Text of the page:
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NAACP asks D.A., coroner to resume Glover probe

31st March 2014   ·   0 Comments

Three days after the state AG backed away from a request by Orleans Parish Coroner Dr. Frank Minyard to weigh in on the ongoing investigation into the death of Henry Glover, the local branch of the NAACP is pushing for the local district attorney and coroner to move forward with their own probe of the 2005 incident.

Henry Glover, 31, was gunned down by NOPD Officer David Warren less than a week after Hurricane Katrina and was taken by a good Samaritan to a Westbank elementary school being used by police as a temporary police station. That was never seen alive again.

His remains were burned and left in the good Samaritan’s vehicle on the Mississippi River levee in Algiers. Glover’s skull was later removed from the grisly murder scene and has not been returned to the family.

In 2010 Warren was convicted in the killing of Glover but was granted a new trial by a federal judge who agreed with defense attorney arguments that said Warren should have been tried separately from the other NOPD defendants in the case. He was acquitted last year in the case.

In December, shortly after Warren’s acquittal, the Glover family protested at the Coroner’s Office and urged Dr. Frank Minyard to reclassify Glover’s seat as a homicide so that Warren could face state charges. Minyard agreed to do so, but later said he was having trouble completing his investigation and asked Louisiana Attorney General William “Buddy” Caldwell to lend him legal assistance in the case.

Three months later, the state AG has a decided not to get involved in the case.

In a letter dated March 25, Louisiana Attorney General Buddy Caldwell he Louisiana State Attorney General has issued an opinion that the Orleans Parish District Attorney should answer the question as to whether the Orleans Parish Coroner has the “investigatory authority” to reopen the Coroner’s investigation of the death of Mr. Henry Glover.

“After reviewing this request and discussing the matter with you and the District Attorney, we have determined that the subject matter of your request is intimately related to ongoing matters currently being handled by the District Attorney,” Caldwell wrote. “As such, and recognizing the unique and special relationship between a district attorney and a coroner, we believe that your request should be addressed by your district attorney and not by our office. Accordingly, our office will decline at this time to respond to your request.”

On Friday, New Orleans Branch NAACP president Danatus King penned a letter to Cannizzarro requesting that he look closely at the Henry Glover case and efforts by the family to reclassify the victim’s death as a homicide.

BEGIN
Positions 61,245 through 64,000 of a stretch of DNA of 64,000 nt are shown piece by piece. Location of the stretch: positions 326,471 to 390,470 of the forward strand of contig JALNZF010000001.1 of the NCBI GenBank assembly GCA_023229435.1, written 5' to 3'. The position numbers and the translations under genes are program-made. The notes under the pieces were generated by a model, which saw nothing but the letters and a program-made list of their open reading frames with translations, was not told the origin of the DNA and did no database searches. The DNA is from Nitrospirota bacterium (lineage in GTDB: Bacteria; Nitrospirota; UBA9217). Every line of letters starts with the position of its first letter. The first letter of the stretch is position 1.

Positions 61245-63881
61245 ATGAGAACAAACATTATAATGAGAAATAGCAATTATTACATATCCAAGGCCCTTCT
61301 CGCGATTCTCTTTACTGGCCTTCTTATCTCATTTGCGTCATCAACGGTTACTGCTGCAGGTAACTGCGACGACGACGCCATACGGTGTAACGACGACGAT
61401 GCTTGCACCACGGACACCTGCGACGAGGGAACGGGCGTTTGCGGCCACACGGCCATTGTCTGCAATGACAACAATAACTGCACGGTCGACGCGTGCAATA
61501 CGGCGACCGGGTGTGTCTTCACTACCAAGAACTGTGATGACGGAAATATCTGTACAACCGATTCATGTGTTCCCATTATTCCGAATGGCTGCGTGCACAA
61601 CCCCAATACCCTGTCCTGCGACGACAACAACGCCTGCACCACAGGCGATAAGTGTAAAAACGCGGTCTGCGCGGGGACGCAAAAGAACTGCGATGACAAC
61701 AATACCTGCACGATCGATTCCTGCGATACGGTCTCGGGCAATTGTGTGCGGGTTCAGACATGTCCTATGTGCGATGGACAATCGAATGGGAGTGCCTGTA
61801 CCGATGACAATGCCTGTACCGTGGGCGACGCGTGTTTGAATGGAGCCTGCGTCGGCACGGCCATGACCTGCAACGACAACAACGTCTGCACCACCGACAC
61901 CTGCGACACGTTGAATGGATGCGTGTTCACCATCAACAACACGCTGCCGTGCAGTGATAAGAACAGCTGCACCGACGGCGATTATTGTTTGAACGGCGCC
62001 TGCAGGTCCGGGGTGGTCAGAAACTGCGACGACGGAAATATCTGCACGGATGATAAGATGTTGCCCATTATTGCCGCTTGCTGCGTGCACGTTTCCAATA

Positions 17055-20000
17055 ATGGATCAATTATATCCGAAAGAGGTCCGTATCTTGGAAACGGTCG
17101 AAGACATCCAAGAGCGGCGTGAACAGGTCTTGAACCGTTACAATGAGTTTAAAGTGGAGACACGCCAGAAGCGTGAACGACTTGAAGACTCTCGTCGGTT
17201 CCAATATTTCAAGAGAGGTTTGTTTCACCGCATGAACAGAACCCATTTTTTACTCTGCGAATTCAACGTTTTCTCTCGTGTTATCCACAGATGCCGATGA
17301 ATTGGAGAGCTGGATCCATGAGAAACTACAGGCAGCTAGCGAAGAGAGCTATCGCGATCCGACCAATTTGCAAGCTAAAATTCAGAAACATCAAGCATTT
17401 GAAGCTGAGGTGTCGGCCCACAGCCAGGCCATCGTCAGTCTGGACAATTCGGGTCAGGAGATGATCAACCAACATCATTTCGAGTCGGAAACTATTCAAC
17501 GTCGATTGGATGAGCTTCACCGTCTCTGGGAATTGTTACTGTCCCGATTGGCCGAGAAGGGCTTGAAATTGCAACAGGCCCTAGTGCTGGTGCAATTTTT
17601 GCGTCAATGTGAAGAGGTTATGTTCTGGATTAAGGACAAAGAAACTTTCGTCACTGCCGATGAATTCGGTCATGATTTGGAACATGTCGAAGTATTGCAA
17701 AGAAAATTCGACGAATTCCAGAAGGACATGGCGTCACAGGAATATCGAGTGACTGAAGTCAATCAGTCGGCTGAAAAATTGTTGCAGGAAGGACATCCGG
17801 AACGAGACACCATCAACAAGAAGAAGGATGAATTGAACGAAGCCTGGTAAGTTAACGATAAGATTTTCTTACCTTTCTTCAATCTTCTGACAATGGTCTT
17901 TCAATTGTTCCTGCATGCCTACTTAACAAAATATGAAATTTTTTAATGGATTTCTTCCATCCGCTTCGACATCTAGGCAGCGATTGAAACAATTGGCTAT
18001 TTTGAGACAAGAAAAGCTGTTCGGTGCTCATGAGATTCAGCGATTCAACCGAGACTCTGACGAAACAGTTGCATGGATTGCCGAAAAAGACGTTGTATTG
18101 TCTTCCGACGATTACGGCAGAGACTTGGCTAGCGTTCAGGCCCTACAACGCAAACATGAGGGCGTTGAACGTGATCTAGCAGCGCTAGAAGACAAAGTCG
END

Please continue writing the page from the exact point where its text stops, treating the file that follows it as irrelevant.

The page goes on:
“As you can see, the Attorney General has opined that the question of the Coroner’s ‘investigatory authority’ should be answered by you,” King wrote. “Consequently, the New Orleans Branch NAACP is hereby requesting that you inform Dr. Minyard that his office does have the investigatory authority to reopen the Coroner’s Office’s investigation of the death of Mr. Henry Glover.”

Orleans Parish D.A. Leon Cannizzarro has been under a hailstorm of criticism from Black grassroots and civil rights leaders who say that he talks about being tough on crime when the defendants are young Black males but is less zealous about seeking justice when the perpetrator is white and the victim is Black as was the case in the racially explosive case of Merritt Landry. Landry, a City of New Orleans employee and Faubourg Marigny resident, shot 14-year-old Marshall Coulter in the head after finding the youth in his backyard last July. To date, no charges have been filed against Merritt, even though the NOPD report says that the teen did not pose a threat to Landry and his family.

The case has been compared to the high-profile Trayvon Martin and Jordan Davis cases and may be partially responsible for efforts in Baton Rouge to repeal Louisiana’s “Stand Your Ground” laws.

After Minyard sought guidance from the state AG in December, the Glover family held a press conference during which it said that AG Buddy Caldwell should investigate Minyard.

Shortly after the December showdown with community activists, civil rights leaders and members of the Glover family, Dr. Minyard announced that he would withdraw from the Orleans Parish Coroner’s race after serving in that capacity for 4o years.

The Glover family could not be reached for comment before The Louisiana Weekly went to press.

This article originally published in the March 31, 2014 print edition of The Louisiana Weekly newspaper.

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